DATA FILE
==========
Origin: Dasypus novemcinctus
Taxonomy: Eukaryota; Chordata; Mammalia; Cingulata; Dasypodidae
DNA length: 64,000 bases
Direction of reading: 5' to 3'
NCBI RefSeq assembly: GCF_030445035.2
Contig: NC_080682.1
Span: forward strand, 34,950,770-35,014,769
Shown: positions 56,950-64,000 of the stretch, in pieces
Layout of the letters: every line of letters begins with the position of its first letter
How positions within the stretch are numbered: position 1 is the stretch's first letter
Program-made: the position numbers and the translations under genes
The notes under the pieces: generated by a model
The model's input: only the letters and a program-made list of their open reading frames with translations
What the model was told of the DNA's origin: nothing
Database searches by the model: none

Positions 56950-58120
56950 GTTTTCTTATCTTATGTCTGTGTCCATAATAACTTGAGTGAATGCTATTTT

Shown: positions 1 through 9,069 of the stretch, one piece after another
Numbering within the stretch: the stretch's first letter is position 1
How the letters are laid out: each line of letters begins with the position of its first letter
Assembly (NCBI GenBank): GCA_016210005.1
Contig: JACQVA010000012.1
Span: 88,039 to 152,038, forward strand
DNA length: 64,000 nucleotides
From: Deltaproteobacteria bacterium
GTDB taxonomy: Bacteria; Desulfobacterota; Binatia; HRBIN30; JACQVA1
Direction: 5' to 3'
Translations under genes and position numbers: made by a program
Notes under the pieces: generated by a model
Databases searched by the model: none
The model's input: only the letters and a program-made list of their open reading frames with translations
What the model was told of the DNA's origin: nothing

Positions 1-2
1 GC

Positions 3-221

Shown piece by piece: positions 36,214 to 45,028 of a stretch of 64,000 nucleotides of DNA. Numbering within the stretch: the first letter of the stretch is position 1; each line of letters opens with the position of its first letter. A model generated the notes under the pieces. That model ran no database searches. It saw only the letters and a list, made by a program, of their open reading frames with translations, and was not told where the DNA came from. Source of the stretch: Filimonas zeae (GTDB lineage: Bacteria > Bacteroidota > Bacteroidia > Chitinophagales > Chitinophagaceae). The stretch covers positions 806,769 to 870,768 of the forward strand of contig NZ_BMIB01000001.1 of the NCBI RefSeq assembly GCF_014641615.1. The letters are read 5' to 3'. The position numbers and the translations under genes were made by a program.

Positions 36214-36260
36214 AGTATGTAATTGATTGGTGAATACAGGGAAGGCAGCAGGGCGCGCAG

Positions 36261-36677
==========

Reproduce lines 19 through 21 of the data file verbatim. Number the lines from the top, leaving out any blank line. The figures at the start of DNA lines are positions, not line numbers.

Numbering within the stretch: the stretch's first letter is position 1
How the letters are laid out: each line of letters begins with the position of its first letter
Assembly (NCBI GenBank): GCA_016210005.1